The UK has also made efforts in diplomacy, although again the apathy with which this was greeted has meant that it has not been successful. In October, PM Boris Johnson announced that the UK’s envoy held talks with the Taliban in Afghanistan. It was announced that the UK could help Afghanistan address the deepening humanitarian crisis and the need for safe passage for those who want to leave the country. While some aid has been delivered, it seems that the rest of the discussion is still filled with empty promises.
What current legal rights/ what is the legal status of refugees in the UK now?
While international and domestic legal structures exist to provide rights to Asylum seekers and refugees in the UK, the process of being granted refugee status is onerous, exclusive and unfair. Rather, stronger legislative structures and better policy positions are needed.
In regards to international structures to safeguard refugee rights, the UK is signatory to the 1951 Convention Relating to the Status of Refugees (the Refugee Convention). This means that while state sovereignty provides that the convention itself is not legally binding in UK law, the government has a strong moral obligation to uphold the Refugee Convention as a legal framework for the protection of refugees and asylum seekers.
The Refugee Convention itself builds upon Article 14 of the 1948 Universal Declaration of Human Rights, by broadening the criteria to grant asylum to include not just those fearing persecution on traditional political grounds but also those with a ‘well-founded fear of being persecuted for reasons of race, religion, nationality, membership of a particular social group’. However, the main shortcoming of the Refugee Convention is that it does not provide adequate protection for the position of asylum seekers applying for refugee status for governments such as the UK to follow. For instance, the only real protection for Asylum seekers can be found in Article 31 which prohibits states from imposing penalties on refugees who entered the country illegally, although only this is far from adequate.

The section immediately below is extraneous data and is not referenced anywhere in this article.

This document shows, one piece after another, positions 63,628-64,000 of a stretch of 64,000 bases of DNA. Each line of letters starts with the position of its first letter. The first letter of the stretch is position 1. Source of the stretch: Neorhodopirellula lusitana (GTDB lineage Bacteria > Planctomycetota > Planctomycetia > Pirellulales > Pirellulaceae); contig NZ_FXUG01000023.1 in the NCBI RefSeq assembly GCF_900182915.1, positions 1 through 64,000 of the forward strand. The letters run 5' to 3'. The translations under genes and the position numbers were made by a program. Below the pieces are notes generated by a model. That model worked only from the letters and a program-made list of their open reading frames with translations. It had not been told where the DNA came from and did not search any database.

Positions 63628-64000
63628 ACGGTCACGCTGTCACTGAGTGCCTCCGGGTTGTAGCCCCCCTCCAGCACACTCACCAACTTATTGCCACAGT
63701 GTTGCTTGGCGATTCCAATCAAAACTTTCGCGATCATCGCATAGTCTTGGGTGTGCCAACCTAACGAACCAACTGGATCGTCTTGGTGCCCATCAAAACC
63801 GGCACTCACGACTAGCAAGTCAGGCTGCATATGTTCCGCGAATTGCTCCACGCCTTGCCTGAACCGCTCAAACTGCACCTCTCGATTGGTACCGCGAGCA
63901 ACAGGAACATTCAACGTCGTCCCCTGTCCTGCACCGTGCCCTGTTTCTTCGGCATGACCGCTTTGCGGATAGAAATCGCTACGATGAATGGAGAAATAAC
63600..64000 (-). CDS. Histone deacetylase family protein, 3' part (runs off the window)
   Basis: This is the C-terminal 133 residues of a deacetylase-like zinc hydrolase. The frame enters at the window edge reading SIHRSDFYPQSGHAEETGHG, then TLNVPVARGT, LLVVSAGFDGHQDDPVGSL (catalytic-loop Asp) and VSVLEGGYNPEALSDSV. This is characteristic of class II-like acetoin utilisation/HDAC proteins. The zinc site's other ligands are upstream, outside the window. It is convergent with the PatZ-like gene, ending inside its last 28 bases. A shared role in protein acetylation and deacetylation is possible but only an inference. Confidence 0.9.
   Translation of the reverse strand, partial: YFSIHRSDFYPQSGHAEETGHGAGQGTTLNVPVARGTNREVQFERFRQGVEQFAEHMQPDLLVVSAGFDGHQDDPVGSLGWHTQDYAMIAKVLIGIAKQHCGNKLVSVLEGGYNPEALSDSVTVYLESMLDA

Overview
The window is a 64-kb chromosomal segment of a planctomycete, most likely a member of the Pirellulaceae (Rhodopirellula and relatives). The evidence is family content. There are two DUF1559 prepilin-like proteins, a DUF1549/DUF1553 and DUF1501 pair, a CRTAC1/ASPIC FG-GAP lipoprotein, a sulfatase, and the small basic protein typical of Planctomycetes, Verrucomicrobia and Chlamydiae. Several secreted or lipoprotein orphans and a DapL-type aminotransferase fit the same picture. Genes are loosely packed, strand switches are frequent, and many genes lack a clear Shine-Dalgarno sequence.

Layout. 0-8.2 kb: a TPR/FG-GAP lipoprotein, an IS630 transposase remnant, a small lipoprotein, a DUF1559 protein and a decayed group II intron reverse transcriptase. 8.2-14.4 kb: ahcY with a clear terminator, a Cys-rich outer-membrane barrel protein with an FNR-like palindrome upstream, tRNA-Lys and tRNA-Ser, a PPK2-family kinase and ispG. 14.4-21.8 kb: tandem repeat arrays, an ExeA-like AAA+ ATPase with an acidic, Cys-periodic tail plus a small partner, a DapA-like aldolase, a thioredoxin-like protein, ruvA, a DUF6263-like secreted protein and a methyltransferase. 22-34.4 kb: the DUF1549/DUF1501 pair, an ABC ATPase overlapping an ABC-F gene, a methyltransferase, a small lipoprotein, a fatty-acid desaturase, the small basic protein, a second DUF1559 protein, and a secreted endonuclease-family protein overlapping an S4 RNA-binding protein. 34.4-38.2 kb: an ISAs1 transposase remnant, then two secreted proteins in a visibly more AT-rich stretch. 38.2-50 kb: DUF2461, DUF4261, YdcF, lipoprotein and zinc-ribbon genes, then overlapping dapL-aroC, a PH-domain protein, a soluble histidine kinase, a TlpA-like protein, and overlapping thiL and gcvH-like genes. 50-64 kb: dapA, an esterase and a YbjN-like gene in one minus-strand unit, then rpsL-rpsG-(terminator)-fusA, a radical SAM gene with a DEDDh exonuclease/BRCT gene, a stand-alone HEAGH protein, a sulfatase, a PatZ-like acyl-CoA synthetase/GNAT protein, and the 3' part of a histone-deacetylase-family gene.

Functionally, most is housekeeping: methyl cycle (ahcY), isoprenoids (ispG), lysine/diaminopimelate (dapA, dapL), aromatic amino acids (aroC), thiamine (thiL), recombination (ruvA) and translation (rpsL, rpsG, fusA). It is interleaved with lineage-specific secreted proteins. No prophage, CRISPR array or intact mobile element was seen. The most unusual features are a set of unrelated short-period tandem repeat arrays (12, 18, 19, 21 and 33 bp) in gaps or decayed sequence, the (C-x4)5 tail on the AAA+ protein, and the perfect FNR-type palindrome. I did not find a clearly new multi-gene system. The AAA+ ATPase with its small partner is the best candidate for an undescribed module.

Domestically, the UK has certain legal structures and processes which grant rights to Asylum seekers in the UK. Although, the processes to acquire adequate legal rights such as visas are too onerous, exclusive and unfair. refugee status is granted to those the Home Office recognises as refugees, as outlined in the refugee Convention. When a person achieves official refugee status, they are usually given leave to remain in the UK for up to five years, after which time they can apply for Indefinite Leave to Remain. After this, refugees may apply for British Citizenship. However, these processes involve many unfair hurdles which unfairly disadvantage vulnerable asylum seekers. For instance, when receiving refugee status, refugees are given 28 days to find new accommodation and apply for benefits. However, this is very difficult and often not possible for vulnerable refugees in such a short time. For instance, it is already extremely difficult for Department for Social Security tenants to find a property, and issues such as language and cultural barriers add an extra hurdle for refugees. These difficulties mean that often at this stage many refugees become homeless.
In regards to the Afghan crisis, the UK Home Office has announced a resettlement scheme for Afghans, which will involve settling 5,000 Afghan nationals at risk in 2021, and up to 20,000 in the longer term. In addition, the UK has committed to resettle former interpreters and other locally employed civilians. Yet, remembering that there are millions of Afghans displaced, the UK’s commitment to only several thousand falls short.